7. Our 2003 Report on the scientific response to terrorism noted the "weak scientific culture in the Home Office" and we heard in this inquiry that there were "black holes" in its understanding of forensic science.[4],[5] The Government, in its Response to our Report on terrorism, "accepted the need to continue developing the use of science within the Home Office" and told us that it was "confident that the scientific culture across the Home Office will continue to improve through the work of Professor Wiles [the Chief Scientific Adviser to the Home Office] and the Home Secretary".[6] We have been surprised by the conspicuous absence of input from Professor Wiles during this inquiry. In response to our inquiries, the Home Office told us that Professor Wiles was "clearly aware of the way in which corporate policy is being developed and will have been copied into quite a lot of material".[7] The Home Office subsequently noted that one of his advisers had also been part of the project group overseeing the transformation of the FSS.[8] Nevertheless, the low visibility of the Home Office Chief Scientific Adviser is a source of concern, particularly in view of the history of weak scientific culture in the department.


8. The Association of Chief Police Officers (ACPO) forms a single point of reference for the 43 police forces of England and Wales. ACPO is the professional association of the chief officers of these police forces and has responsibility for the following:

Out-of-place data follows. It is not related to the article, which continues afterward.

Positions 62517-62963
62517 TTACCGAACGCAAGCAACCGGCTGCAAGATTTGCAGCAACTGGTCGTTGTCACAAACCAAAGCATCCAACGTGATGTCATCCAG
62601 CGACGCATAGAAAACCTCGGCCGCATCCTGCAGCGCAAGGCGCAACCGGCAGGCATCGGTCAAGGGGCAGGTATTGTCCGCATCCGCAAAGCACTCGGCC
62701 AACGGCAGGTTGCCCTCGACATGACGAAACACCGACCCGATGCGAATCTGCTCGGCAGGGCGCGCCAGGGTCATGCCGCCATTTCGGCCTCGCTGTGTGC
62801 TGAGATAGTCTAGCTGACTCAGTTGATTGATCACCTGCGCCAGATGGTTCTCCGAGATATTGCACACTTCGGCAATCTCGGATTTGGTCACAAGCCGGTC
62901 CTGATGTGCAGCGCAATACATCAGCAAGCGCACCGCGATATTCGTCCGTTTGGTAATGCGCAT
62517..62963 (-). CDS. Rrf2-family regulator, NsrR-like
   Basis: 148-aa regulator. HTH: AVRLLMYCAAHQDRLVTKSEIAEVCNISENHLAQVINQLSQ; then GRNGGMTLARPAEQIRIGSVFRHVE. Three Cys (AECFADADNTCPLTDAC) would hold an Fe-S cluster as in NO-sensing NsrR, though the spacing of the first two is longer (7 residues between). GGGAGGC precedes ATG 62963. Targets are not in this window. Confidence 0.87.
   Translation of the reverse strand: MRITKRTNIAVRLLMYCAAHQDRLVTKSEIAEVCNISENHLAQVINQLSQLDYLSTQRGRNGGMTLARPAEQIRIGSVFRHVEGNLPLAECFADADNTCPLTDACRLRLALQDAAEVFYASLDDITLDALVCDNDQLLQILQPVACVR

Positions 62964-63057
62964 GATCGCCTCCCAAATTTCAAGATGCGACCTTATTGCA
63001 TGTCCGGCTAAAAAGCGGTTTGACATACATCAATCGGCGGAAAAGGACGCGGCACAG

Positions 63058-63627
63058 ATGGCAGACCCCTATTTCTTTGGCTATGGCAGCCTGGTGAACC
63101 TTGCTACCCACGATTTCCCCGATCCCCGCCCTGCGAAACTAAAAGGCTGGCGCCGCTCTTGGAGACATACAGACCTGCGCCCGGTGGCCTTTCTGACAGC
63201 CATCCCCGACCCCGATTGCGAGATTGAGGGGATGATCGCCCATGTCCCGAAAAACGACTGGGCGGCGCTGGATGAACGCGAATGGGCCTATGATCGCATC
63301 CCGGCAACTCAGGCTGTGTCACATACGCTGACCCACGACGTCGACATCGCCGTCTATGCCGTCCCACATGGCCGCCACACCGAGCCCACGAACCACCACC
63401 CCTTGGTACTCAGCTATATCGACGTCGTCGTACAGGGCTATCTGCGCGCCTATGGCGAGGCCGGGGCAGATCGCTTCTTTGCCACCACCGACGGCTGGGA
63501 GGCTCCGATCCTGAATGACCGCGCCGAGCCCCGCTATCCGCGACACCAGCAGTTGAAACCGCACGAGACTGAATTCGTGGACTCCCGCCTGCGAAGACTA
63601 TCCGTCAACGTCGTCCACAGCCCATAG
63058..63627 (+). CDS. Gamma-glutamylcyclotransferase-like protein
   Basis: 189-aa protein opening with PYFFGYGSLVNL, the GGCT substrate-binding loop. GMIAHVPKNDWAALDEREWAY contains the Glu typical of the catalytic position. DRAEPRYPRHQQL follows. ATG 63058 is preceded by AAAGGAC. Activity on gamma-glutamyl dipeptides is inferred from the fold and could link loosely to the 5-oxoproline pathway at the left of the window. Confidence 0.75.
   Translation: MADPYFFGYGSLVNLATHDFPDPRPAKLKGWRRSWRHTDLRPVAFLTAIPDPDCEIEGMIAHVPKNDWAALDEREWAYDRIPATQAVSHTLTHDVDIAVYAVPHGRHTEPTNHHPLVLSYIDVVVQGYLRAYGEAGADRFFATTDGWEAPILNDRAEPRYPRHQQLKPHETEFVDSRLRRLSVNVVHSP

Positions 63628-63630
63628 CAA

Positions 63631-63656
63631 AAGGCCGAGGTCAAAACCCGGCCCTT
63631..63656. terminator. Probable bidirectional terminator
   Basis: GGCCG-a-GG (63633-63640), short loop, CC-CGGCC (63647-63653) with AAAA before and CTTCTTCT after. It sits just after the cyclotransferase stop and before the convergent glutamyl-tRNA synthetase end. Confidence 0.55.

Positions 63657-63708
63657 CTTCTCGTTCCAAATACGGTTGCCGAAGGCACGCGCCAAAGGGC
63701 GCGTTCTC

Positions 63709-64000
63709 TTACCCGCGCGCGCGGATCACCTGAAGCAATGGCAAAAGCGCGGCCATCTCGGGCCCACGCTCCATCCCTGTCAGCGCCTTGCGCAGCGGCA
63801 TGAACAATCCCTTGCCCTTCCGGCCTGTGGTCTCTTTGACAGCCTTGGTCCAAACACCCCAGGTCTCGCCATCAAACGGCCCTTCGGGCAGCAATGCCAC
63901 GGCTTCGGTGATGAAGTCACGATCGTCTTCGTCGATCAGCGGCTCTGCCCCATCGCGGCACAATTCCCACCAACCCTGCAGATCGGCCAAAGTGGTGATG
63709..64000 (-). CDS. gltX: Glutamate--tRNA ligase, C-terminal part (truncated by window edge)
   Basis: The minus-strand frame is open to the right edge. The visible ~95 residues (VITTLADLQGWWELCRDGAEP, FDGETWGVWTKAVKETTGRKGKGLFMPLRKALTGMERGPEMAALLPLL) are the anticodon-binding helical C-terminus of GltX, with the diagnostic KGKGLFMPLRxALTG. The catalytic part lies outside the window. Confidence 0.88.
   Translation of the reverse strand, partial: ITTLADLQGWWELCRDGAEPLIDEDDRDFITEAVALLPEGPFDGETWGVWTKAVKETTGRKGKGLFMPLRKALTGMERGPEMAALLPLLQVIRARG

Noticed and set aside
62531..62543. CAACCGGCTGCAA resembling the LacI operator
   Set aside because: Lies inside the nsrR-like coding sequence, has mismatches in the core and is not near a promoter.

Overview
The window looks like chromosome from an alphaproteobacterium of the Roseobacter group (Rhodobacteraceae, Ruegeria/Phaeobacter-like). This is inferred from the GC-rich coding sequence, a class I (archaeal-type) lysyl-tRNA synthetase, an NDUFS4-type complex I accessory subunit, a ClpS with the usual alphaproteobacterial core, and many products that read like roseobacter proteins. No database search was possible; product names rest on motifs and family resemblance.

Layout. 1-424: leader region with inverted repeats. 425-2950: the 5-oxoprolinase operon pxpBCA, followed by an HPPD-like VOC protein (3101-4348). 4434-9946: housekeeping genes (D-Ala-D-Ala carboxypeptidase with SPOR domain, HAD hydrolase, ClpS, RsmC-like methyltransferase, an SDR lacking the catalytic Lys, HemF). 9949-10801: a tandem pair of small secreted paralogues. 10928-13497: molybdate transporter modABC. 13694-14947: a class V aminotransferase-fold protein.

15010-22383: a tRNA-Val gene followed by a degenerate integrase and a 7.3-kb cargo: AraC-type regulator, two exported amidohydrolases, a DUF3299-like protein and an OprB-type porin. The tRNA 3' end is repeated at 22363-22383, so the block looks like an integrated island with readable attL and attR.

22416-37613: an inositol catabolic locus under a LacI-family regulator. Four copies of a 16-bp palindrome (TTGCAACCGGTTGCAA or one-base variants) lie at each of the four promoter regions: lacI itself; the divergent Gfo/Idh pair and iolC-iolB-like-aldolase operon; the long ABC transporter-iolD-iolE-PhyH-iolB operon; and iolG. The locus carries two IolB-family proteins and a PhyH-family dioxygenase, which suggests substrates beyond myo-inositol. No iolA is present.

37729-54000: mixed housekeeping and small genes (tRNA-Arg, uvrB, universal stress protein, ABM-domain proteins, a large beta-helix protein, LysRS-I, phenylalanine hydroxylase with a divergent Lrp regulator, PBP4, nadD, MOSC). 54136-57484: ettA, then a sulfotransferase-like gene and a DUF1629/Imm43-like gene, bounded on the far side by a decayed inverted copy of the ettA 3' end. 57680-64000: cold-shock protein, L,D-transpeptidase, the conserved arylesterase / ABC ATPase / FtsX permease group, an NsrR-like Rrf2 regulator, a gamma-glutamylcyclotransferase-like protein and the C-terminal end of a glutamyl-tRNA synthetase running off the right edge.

9. Each of the 43 police forces in England and Wales employs scientific support staff. The titles may differ slightly, but typically a police force will have a Scientific Support Manager (SSM) and a number of Scenes of Crime Officers (SOCOs). Scientific Support Managers serve as heads of the administrative departments that co-ordinate the work of SOCOs, manage budgets for forensic science and fingerprints, and assist in the development of forensic science policy within the forces. They may have a scientific, business or police background but very few are police officers. SOCOs are employed to visit scenes of crime to look for DNA, fingerprints or other traces; again, very few of them are police officers. Some will be graduates, others will have come from a variety of backgrounds. They will all have attended training courses both locally and nationally. Training for police staff is discussed further in paragraph 104.